Joint radar and communication application for traffic safety system
Document typeMaster thesis
Rights accessOpen Access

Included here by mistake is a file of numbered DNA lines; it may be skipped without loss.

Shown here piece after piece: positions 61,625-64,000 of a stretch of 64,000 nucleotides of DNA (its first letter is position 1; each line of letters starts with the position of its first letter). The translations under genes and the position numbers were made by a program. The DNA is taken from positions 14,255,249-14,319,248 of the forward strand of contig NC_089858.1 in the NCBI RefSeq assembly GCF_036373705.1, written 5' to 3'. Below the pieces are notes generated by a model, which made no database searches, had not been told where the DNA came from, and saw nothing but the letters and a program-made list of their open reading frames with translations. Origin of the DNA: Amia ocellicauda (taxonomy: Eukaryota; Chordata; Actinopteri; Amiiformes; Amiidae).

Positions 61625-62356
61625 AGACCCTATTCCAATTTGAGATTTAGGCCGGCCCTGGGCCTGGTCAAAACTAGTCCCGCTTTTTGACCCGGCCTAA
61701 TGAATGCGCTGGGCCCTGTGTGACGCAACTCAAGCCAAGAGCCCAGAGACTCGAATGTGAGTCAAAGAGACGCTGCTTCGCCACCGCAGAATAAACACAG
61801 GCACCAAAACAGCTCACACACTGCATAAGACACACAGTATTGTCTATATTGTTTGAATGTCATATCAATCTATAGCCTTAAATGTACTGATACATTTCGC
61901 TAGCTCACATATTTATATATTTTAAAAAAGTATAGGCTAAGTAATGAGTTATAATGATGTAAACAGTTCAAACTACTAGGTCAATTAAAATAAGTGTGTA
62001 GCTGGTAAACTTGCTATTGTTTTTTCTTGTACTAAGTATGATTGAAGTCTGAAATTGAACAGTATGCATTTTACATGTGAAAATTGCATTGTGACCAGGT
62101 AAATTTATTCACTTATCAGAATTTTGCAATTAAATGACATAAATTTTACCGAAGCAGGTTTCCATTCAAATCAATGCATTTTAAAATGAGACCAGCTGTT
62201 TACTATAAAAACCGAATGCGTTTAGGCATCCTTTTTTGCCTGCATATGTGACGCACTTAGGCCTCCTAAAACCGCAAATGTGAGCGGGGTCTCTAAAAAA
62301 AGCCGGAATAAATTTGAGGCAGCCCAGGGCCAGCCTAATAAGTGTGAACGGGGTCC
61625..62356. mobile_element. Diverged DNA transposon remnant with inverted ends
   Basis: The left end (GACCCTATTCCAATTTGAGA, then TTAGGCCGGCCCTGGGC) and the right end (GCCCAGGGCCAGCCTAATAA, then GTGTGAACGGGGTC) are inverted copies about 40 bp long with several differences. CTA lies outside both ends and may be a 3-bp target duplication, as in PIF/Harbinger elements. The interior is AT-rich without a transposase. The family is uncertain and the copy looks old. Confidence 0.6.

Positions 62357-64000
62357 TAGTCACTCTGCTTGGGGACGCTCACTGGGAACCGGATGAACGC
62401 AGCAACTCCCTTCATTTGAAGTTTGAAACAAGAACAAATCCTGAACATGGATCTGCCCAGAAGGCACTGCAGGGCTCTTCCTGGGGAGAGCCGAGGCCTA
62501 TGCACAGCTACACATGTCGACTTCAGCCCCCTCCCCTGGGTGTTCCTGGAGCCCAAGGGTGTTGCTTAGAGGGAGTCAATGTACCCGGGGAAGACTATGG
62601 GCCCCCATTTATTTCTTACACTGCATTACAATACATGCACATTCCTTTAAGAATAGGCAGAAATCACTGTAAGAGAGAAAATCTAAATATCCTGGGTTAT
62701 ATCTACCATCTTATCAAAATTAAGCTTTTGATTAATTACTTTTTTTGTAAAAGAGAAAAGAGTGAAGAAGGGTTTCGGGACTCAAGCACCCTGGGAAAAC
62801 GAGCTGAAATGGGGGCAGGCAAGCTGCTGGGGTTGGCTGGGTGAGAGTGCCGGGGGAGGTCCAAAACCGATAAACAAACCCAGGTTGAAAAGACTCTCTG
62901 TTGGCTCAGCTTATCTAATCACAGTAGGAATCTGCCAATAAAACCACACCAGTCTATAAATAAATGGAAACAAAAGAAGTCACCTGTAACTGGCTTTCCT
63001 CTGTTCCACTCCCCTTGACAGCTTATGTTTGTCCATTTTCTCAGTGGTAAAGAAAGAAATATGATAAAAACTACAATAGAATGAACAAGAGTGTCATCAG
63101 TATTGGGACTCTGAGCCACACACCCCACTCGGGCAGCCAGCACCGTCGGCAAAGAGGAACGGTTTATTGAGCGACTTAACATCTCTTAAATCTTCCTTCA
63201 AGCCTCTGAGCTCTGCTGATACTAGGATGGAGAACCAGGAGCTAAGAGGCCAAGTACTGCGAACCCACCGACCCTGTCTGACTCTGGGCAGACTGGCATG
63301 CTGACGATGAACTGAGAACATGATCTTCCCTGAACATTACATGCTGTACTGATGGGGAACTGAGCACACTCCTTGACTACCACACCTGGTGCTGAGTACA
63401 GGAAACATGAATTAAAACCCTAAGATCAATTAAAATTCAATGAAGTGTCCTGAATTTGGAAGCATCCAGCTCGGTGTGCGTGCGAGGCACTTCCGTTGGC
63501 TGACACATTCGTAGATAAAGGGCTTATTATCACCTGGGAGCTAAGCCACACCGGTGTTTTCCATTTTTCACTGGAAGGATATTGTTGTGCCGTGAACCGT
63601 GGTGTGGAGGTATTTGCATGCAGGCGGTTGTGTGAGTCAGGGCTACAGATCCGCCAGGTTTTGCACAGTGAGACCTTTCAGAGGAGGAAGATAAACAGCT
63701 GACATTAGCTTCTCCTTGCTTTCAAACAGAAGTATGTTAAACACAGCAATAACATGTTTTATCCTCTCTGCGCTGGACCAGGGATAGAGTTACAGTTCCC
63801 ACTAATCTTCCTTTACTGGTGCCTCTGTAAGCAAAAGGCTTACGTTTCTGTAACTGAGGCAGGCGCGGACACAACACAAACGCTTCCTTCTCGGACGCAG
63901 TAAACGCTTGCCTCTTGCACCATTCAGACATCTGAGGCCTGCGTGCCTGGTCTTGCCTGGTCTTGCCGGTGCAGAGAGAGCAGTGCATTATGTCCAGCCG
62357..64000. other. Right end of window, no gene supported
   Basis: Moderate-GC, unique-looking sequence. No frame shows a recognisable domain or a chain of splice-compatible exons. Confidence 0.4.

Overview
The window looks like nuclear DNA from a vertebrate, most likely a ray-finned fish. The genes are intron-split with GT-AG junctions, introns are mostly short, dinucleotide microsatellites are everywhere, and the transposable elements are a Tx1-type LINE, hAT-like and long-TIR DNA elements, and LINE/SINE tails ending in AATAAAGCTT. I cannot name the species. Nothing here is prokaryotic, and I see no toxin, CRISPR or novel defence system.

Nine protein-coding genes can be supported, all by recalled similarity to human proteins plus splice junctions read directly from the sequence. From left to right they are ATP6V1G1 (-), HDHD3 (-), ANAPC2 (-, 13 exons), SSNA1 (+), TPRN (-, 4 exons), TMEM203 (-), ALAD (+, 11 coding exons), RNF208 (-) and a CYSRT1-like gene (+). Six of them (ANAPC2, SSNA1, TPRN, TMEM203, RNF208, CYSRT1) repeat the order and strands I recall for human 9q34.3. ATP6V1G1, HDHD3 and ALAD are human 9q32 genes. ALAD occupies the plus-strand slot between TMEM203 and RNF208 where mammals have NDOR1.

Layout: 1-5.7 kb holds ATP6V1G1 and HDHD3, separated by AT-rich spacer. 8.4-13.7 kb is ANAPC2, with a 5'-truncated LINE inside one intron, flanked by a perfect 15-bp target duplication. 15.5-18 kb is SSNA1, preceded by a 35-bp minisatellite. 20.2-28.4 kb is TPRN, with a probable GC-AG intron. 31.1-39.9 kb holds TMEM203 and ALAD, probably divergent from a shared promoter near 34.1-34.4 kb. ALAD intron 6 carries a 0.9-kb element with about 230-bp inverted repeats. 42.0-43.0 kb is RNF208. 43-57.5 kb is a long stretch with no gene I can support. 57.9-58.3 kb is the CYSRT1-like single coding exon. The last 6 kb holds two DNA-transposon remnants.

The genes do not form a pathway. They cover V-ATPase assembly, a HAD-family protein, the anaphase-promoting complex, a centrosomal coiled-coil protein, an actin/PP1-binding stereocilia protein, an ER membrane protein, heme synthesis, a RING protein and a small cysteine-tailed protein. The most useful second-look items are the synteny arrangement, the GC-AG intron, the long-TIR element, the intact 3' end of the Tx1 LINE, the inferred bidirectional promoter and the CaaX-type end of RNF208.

The concept of “smart” cars or intelligent vehicles is presented as one of the most promising solutions to reduce the high mortality rate that occurs on the world’s roads nowadays. Besides, the recent publication of standards as the European Standard for Intelligent Transportation System (ITS) or the international standard IEEE 802.11p confirm the importance of the future vehicle-to-vehicle or vehicle-to-infrastructure networks, which can diminish gridlocks or aid the driver with information about the road status or the weather forecast in order to prevent accidents, for instance. The main drawbacks of such intelligent network regarding the accident prevention lie in the presence of obstructing objects on the road or cars that do not implement this V2V system. Therefore, a radar application based on the used waveform for the V2V communication can be suitable as a direct method to avoid collisions. The aim of this thesis consists in the verification of the viability of a radar application in a V2V scenario. Thus, a thorough evaluation of the implemented V2V propagation channel has been performed so as to determine the main constraint factors, such as the power fading, Non Wide Sense Stationary Uncorrelated Scattering (NWSSUS) or the Doppler frequency, that can affect at detection and location application. From the conclusions obtained based on the characterization of a V2V channel, a radar algorithm has been designed as well as a tracking system. The design of the proposed radar algorithm is based on power peak detection that the estimated channel impulse response presents based on the reflected power originated by possible targets. The trilateration method is used for the location of these targets in the azimuth plane; thus, a Multiple Input Multiple Output system is required. In order to carry out this viability study, a MIMO structure 4x4 using OFDM with PSK or QAM as the modulation and over a real V2V propagation channel has been simulated. The Geometric Stochastic Channel Model (GSCM) is considered, since it contains most of the relevant channel-specific features; in particular it models the Non Wide Sense Stationary Uncorrelated Scattering (NWSSUS) behavior typical for such channels. Furthermore, the IEEE 802.11p standard has been implemented so as to simulate a scenario as close to reality as possible. The results obtained conclude with a positive result for the implemented scenarios. It is important to highlight that the extrapolation of this algorithm to other environments can lead to improvements or deteriorations of the probability of detection. However, the most valuable part of the thesis is the conclusion obtained for a radar implementation in a V2V scenario. The thesis is organized into 5 chapters. The first chapter provides an introduction, the second chapter explains the V2V implemented system, the third chapter contains the characterization of the V2V propagation channel, the forth chapter explains the radar and tracking system, while the fifth chapter presents the results of the proposed radar algorithm. Furthermore, at the end of the thesis some conclusions and future work are detailed.